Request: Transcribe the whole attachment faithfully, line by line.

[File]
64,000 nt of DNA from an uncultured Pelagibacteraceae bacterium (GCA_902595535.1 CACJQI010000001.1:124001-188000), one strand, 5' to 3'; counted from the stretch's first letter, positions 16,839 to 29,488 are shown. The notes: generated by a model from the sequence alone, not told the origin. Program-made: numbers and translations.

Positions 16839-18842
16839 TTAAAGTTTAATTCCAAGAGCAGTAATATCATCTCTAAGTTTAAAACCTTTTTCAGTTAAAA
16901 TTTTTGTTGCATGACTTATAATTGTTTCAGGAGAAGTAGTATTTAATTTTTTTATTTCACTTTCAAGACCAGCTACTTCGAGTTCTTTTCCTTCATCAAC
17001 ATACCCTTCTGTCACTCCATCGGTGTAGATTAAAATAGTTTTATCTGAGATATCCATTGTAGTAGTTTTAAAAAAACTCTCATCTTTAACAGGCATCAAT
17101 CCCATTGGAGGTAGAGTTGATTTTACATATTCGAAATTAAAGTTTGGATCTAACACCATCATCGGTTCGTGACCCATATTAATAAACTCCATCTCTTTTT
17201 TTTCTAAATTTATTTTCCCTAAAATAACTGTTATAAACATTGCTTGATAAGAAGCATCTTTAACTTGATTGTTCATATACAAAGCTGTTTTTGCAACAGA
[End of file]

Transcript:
64,000 nt of DNA from an uncultured Pelagibacteraceae bacterium (GCA_902595535.1 CACJQI010000001.1:124001-188000), one strand, 5' to 3'; counted from the stretch's first letter, positions 16,839 to 29,488 are shown. The notes: generated by a model from the sequence alone, not told the origin. Program-made: numbers and translations.

Positions 16839-18842
16839 TTAAAGTTTAATTCCAAGAGCAGTAATATCATCTCTAAGTTTAAAACCTTTTTCAGTTAAAA
16901 TTTTTGTTGCATGACTTATAATTGTTTCAGGAGAAGTAGTATTTAATTTTTTTATTTCACTTTCAAGACCAGCTACTTCGAGTTCTTTTCCTTCATCAAC
17001 ATACCCTTCTGTCACTCCATCGGTGTAGATTAAAATAGTTTTATCTGAGATATCCATTGTAGTAGTTTTAAAAAAACTCTCATCTTTAACAGGCATCAAT
17101 CCCATTGGAGGTAGAGTTGATTTTACATATTCGAAATTAAAGTTTGGATCTAACACCATCATCGGTTCGTGACCCATATTAATAAACTCCATCTCTTTTT
17201 TTTCTAAATTTATTTTCCCTAAAATAACTGTTATAAACATTGCTTGATAAGAAGCATCTTTAACTTGATTGTTCATATACAAAGCTGTTTTTGCAACAGA